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Number and variety of exclusive mortgage products will rise – Legal and General Mortgage Club

  • 15/08/2018
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Number and variety of exclusive mortgage products will rise – Legal and General Mortgage Club
Legal and General Mortgage Club’s head of lender relations Danny Belton said brokers will see rising numbers of ‘test and learn’ mortgage exclusives as lenders fight harder for volume and broker attention.


Some clear market niches include exclusive products accommodating short-term leaseholds or Airbnb, with only a handful of lenders offering those, like Foundation Homeloans, said Belton.

First-time buyer loans at 95% loan to value (LTV) or above are also worth exploring, he added.

L&G is already offering two 95% LTV loans, the first a two-year fixed rate shared home ownership loan from Buckinghamshire Building Society at 3.89% to £500,000, and a three-year fix family step mortgage from the Marsden at 2.29% to a maximum loan size of £350,000.

Belton added: “Are there enough products out here for borrowers with a deposit of 2% to 4%? We’re not ready for 100% mortgages, but there should be more options in this space. The proof is there, that if you get it right the products can fly,” he added.

Exclusives generally run from four to six weeks with pilots of up to six months and attract funding of £5m to 15m, he said.

L&G is also offering a raft of buy-to-let exclusives, including a two-year discount from Cambridge BS offered at 1.99% up to 75% LTV and a two and five-year short term let product from Foundation Home loans from 2.99%.

“We always start with what the broker community wants and then understand what the lending approach is,” said Belton.

Shaun Church, director at London-based advice firm Private Finance said longer fixed rates with less consequences for switching would be useful given the fact fewer people are moving, despite the implications for remortgage business.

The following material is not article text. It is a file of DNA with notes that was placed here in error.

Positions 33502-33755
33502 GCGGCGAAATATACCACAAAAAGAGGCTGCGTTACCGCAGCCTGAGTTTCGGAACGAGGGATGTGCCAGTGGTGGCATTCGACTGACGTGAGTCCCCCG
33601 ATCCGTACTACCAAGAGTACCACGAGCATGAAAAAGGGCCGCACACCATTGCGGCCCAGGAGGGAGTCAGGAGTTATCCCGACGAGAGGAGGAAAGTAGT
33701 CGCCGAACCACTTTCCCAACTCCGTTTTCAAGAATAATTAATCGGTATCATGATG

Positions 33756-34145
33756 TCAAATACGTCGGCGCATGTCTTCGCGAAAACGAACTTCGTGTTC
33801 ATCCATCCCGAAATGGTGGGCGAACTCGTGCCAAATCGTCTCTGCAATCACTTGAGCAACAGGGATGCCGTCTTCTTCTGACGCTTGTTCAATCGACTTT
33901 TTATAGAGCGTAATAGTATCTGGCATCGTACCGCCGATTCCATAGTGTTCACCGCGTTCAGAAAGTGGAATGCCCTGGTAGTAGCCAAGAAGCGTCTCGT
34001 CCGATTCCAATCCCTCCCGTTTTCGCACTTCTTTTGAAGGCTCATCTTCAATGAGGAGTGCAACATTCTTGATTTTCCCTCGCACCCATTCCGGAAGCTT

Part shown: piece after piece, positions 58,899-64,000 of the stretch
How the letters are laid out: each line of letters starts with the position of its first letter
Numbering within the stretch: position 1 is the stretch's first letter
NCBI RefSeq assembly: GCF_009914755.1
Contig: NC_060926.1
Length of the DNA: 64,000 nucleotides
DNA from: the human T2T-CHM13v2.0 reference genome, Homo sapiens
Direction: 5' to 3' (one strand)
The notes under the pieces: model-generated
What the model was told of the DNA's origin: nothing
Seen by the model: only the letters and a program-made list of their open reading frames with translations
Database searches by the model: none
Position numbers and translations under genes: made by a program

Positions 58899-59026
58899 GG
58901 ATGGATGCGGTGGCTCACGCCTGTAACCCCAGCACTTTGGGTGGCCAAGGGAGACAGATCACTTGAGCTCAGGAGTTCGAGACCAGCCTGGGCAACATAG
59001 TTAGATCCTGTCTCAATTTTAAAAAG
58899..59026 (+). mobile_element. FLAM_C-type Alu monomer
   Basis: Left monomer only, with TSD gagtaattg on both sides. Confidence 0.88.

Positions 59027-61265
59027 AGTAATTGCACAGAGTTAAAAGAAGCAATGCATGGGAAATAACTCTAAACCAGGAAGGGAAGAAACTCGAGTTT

He added: “I’d also like to see brokers being remunerated across a ten-year deal, at say 0.1% a year, allowing brokers to stay in touch annually and build up fees and the value in their businesses.

“A two-year fix is already paying 0.2% over two years. Lenders would get a low LTV but it could work for everyone.

“It hands brokers long-term customers and lenders would have less administration and churn to deal with offering them savings they can pass on to the consumer. If I can get out of bed on 1 January knowing I can rely on trail commission, I can also make plans on staffing and the business.”

Church said he’d also like to see lenders taking a more pragmatic approach to mortgage prisoners trapped because the transitional arrangements outlined in the Mortgage Market Review are not being applied.

“Lenders will always make their money back, ultimately in a worst case scenario, so it would be good to see more realism on low risk cases or a willingness to bend hard and fast rules when a common sense decision could be made,” he added.

Dan Maskell, director at the Finance Planning Group in West Sussex said lender-broker partnerships could be formalised to approach interest-only customers currently ignoring letters from their mortgage provider.

Maskell added: “Too many borrowers are sticking their heads in the sand on interest-only and we have the footfall and the knowledge to help them. I’d also like to see some lender exclusives on buy-to-let stress rates tailored to the South East piloted through the clubs.”

He added that he’d also like to see some product transfer exclusives.

“Customers don’t read emails or letters from their lenders and if customers do a PT direct, they are not receiving advice so this has to be bad for the client. Customers deserve advice.”

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